Recently, I deleted my LinkedIn Account. Life has gone on! Actually, it's much better. I'm happier, my blog ranks better, and my online presence is more focused.

(If you're looking for my resume, I've published it here instead!)

On LinkedIn, I had a nice LinkedIn URL, a clean profile, and a tailored image. I spent a while on getting it "right".

But over time, I found LinkedIn to be a net drain on my time and emotional energy. I'm not a LinkedIn influencer (I presume there's some kind of portmanteau there, but I won't go there), and I just could no longer see the utility.

Besides, I found something a lot better... and I'll get to that soon.

In this article I'll go over

  1. Why delete your LinkedIn profile
  2. Why it's not that good for jobs
  3. How LinkedIn feeds a cycle of insecurity
  4. What to replace LinkedIn with

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Note: Rather than delete my profile, I deactivated it. It has the same effect, but leaves me with the option to re-claim my nice URL should one day LinkedIn significantly change in style — for example, if they got rid of the feed, or even just let me deactivate the feed natively.

Why Delete Your LinkedIn Profile?

Let me ask you another question to answer that question.

What has LinkedIn done for you that

  1. Exceeds the risk of a bad LinkedIn profile (e.g. one that has a mistake in it or accidentally exposes something bad, or just looks embarrassingly out of date),
  2. Hasn't made you feel something negative (like envy, guilt, or anger), and
  3. Couldn't be done more effectively through a phone call, email, or letter?

There is basically two kinds of person for whom a LinkedIn profile is useful: marketers and recruiters.

Marketers use LinkedIn to find prospects and send them cold messages to try to sell them products. LinkedIn is quite good at helping marketers target prospects by filtering for industry, location, title, years of experience, and so on.

If marketers want, they can also sell LinkedIn ads. If they sell enterprise products, it's a good place for it.

Included in the category of marketers are "LinkedIn Influencers". These are people who write posts that go viral because they tap into some kind of psyche. Then the influencers use that virality to sell courses, speeches, books, and sometimes other people's products.

If you're a LinkedIn influencer — well, you know what you're doing. You probably want the maximum number of people to be on LinkedIn so you can sell vacuous content like "How to Be a Better Employee" to them.

Recruiters have been using LinkedIn as their primary recruiting source for many years, too. Similar to marketing, LinkedIn is a really good way for recruiters to target people with experience in specific companies and markets.

So if you're a recruiter, and you're looking for a Marketing Manager in your industry, then LinkedIn is a great place to find similar people who you can tempt over with a possibly higher salary.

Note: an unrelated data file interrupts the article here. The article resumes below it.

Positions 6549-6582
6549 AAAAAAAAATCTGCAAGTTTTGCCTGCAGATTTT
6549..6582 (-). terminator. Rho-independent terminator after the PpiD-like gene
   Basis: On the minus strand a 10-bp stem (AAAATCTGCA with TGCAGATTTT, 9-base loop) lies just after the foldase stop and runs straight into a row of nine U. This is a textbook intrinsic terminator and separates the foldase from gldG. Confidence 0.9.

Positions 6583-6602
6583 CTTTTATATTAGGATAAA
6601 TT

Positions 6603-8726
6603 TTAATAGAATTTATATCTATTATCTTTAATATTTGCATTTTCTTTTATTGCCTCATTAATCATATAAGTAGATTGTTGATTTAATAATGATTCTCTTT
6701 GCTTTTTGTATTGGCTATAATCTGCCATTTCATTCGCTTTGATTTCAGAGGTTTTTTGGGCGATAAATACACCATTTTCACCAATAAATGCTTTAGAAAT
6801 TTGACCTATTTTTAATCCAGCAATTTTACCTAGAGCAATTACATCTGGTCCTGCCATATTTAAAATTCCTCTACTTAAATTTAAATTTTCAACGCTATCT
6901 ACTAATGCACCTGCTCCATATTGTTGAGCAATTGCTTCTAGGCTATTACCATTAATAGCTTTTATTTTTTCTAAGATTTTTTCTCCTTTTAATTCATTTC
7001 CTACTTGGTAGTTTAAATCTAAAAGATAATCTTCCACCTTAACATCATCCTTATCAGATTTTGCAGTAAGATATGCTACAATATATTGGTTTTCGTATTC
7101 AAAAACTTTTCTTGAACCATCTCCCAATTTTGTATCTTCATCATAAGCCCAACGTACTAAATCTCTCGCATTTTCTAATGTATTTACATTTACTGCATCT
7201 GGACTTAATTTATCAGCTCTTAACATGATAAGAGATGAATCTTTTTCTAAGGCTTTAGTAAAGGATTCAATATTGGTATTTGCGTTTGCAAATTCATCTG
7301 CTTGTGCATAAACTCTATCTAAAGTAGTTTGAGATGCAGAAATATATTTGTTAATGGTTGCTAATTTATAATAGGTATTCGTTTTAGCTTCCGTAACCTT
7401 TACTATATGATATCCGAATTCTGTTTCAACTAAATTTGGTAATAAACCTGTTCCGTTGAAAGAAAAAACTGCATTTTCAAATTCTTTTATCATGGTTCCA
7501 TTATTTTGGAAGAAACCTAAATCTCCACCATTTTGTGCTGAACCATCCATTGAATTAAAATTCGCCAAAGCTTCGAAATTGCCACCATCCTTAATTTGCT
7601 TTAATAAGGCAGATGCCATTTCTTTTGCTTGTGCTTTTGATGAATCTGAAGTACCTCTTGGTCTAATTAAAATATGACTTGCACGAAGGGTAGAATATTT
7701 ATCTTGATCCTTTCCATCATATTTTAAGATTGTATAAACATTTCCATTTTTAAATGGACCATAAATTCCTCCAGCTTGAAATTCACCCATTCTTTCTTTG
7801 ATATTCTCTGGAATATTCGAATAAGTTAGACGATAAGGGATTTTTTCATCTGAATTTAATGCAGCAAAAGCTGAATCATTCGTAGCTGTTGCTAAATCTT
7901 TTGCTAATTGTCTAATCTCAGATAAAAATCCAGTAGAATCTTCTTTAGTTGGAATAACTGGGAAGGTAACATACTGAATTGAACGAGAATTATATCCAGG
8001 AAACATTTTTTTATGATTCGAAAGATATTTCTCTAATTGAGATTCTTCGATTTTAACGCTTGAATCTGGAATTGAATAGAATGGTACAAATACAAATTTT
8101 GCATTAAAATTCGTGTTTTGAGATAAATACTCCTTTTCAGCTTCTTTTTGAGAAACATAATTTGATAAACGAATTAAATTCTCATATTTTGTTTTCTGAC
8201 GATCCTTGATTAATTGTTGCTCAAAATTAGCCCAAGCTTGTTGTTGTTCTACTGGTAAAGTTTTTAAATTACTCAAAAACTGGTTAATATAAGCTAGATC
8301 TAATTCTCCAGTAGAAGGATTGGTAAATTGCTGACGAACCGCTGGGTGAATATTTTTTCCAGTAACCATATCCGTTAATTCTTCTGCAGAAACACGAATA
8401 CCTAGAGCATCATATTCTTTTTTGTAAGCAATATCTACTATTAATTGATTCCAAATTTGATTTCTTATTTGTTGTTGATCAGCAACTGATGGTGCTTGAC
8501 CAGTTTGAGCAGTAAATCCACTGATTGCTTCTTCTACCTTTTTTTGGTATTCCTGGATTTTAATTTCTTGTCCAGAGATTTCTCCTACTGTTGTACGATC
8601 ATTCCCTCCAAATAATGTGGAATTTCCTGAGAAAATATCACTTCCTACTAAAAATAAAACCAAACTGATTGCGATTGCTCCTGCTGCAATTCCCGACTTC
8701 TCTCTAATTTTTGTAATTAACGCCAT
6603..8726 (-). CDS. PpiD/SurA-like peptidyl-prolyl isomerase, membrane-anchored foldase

But Isn't LinkedIn Good for Jobs?

LinkedIn won't help you stand out from the crowd
LinkedIn won't help you stand out from the crowd

If recruiters use LinkedIn, then isn't LinkedIn good for jobs?

Yes, LinkedIn is good for getting jobs — in the extremely traditional sense.

Recruiters make money (or keep their jobs) by successfully hiring people to fill roles. They're a lot like real estate agents or used car salespeople, except the commodities they trade are humans.

If you are currently a manager at a tech company, and want to get a job doing the exact same thing for a competitor, for maybe 10% more pay — or not — then yes, LinkedIn is good for that. Someone will find you and offer you this.

Recruiters mostly look for the easiest path forward. They're not interested in wildcards. They look for people with extremely relevant experience, preferably at a competitor, and preferably at a bigger competitor.

Then, they connect with those people and try to tempt them over to an interview.

In this sense, having a LinkedIn profile is much like listing your car for sale on a website where the only people who can see it are used car salespeople who'll then earn a commission on your sale. (And if you're selling something unusual — good luck!)

If you're a graduate, then you don't need LinkedIn. Your best path forwards is via a standard graduate recruiting program. If you're an executive, then LinkedIn is just a waste of time; at best, it's a way of promoting your company ("Look at this report we published on inclusivity; we're so inclusive"), and it should probably be handled by your assistant or an intern.

But if you're thinking of using LinkedIn to reach out to random people and to get coffee with them — let me tell you right now, this is a fool's errand.

What you should do is to find those people on any platform, including LinkedIn (you can have a dummy account for this). Then, then send them a targeted email, or give their office a call. Sounds scary, right? Yes. That's why nobody does it, and that's why you'll have an edge.

Comparing Ourselves, and The Vanity Fair of the Linkedin Feed

LinkedIn started basically as a place to put up your resume for public viewing. But lately, it has become a social media site... with all the same attributes of any social media vanity fair. It's vacuous and deflating.

Fundamentally, LinkedIn has become a place where we risk doing one of the most damaging things for our sense of self: Comparing ourselves with others.

I started out as a consultant decades ago at a respected company. These days, my colleagues on LinkedIn seemingly all had titles like "Partner", "SVP", "CEO", or "Founder". They work at huge companies and many have obviously considerable wealth.